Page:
Dan Russell, one of Google's anthropologists, conducted a largeish survey of user behavior and discovered that 90 percent of American Internet users don't know that crtl-F will let them search documents including Web pages. I recently discovered that a smart and technologically literate friend had never heard of alt-tab for application switching; alt-tab being my single most used key combo!
It strikes me that we could probable come up with a list of ten (or even three) things you could teach to the people around you the next time you sit down to help them with a technology problem, "three things every technology user should know."
One statistic blew my mind. 90 percent of people in their studies don't know how to use CTRL/Command + F to find a word in a document or web page! I probably use that trick 20 times per day and yet the vast majority of people don't use it at all.
"90 percent of the US Internet population does not know that. This is on a sample size of thousands," Russell said. "I do these field studies and I can't tell you how many hours I've sat in somebody's house as they've read through a long document trying to find the result they're looking for. At the end I'll say to them, 'Let me show one little trick here,' and very often people will say, 'I can't believe I've been wasting my life!'"
Crazy: 90 Percent of People Don't Know How to Use CTRL+F
(Image: F, a Creative Commons Attribution Share-Alike (2.0) image from docksidepress's photostream)
There are plugins and obscure settings that will get this behavior, but, as the saying goes, "defaults matter": Firefox 66 will not play any audio or video until "a web page has had user interaction to initiate the audio." (via Four Short Links)
Johannes Grenzfurthner writes, "My film 'Glossary of Broken Dreams' (which is getting more and more relevant, given all the political turmoil currently around) (previously) is finally available on Vimeo on Demand (buying and renting).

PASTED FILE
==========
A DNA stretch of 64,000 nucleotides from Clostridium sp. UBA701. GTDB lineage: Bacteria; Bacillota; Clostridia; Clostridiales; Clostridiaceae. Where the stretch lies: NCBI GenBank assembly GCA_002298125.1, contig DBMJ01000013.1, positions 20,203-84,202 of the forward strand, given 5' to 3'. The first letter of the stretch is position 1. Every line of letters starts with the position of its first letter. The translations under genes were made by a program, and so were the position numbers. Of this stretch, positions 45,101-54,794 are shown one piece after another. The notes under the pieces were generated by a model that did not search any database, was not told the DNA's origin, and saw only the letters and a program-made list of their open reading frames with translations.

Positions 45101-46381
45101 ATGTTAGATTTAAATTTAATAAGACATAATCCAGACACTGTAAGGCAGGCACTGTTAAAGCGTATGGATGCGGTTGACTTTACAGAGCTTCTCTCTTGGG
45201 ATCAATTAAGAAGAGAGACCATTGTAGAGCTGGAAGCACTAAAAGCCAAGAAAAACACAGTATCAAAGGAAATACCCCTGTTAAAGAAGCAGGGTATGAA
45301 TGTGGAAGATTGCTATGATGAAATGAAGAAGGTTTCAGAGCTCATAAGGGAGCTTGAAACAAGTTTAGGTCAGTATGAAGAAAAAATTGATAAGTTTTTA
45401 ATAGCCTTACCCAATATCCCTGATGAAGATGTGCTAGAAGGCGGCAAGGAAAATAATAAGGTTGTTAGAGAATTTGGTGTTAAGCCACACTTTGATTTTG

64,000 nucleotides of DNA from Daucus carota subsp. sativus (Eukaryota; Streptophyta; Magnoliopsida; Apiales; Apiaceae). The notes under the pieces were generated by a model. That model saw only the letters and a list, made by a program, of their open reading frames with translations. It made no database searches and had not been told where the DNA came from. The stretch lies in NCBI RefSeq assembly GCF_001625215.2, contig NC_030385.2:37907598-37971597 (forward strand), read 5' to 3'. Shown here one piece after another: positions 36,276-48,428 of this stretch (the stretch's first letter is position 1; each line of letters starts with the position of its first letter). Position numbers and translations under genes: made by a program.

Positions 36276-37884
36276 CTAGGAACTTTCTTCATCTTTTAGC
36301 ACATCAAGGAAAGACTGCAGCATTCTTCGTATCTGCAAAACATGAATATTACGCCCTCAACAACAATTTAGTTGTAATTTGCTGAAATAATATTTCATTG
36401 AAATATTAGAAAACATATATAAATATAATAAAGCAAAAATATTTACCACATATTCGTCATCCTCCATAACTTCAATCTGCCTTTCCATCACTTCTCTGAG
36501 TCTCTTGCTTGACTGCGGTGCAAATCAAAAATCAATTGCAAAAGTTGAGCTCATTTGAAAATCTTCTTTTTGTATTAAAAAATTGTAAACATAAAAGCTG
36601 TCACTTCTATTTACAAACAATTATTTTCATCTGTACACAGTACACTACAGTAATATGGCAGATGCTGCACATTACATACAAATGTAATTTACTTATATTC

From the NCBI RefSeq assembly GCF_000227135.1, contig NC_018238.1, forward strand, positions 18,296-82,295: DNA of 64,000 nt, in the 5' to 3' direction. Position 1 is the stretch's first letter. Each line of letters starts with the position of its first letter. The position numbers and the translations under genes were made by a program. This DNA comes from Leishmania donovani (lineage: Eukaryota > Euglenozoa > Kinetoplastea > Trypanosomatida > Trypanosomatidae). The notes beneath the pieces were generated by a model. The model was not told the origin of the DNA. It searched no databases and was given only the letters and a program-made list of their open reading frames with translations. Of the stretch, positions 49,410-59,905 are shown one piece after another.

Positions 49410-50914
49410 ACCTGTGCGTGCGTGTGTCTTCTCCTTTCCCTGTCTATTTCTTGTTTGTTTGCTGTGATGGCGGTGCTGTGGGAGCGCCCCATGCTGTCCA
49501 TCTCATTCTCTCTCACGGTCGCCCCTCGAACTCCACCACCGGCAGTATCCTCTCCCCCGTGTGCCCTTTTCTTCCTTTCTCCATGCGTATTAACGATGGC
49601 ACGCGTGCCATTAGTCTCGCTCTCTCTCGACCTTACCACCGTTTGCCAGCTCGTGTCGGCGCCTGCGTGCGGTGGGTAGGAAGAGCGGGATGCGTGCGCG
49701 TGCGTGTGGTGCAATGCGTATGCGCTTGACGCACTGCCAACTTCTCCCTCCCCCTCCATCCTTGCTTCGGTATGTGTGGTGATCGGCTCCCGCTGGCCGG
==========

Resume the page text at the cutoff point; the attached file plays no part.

Scott Alexander continues to delight with his works of short, sharp science fiction (previously): this time, it's "Sort by Controversial," a teachnolovecraftian story of training a machine learning system to recognize (and then produce) "controversial" stories by exploiting Reddit's "sort by controversial" feature to obtain training data.
There’s a reason you’re hearing about the gig economy in every other business story these days. More than ever, people are finding income from more than one source. And if you find the right one, a side hustle can do more than just pad your pockets – it can allow you to finally get paid […]
High-def cameras are available to anyone and for much less than they were just a decade ago. Even the phones in our pockets can be used to shoot and edit short films. It’s never been easier to be a filmmaker, providing you have the technique. Enter the Film & Cinematography Mastery Bundle, an online boot […]
Breaking into the indie video game market may be easier than you think. It all starts with an idea, and then it’s a matter of finding the right development platform to bring it to life. No matter what that platform is, it’s a good bet that it’s covered in the 2019 Game Dev & Design […]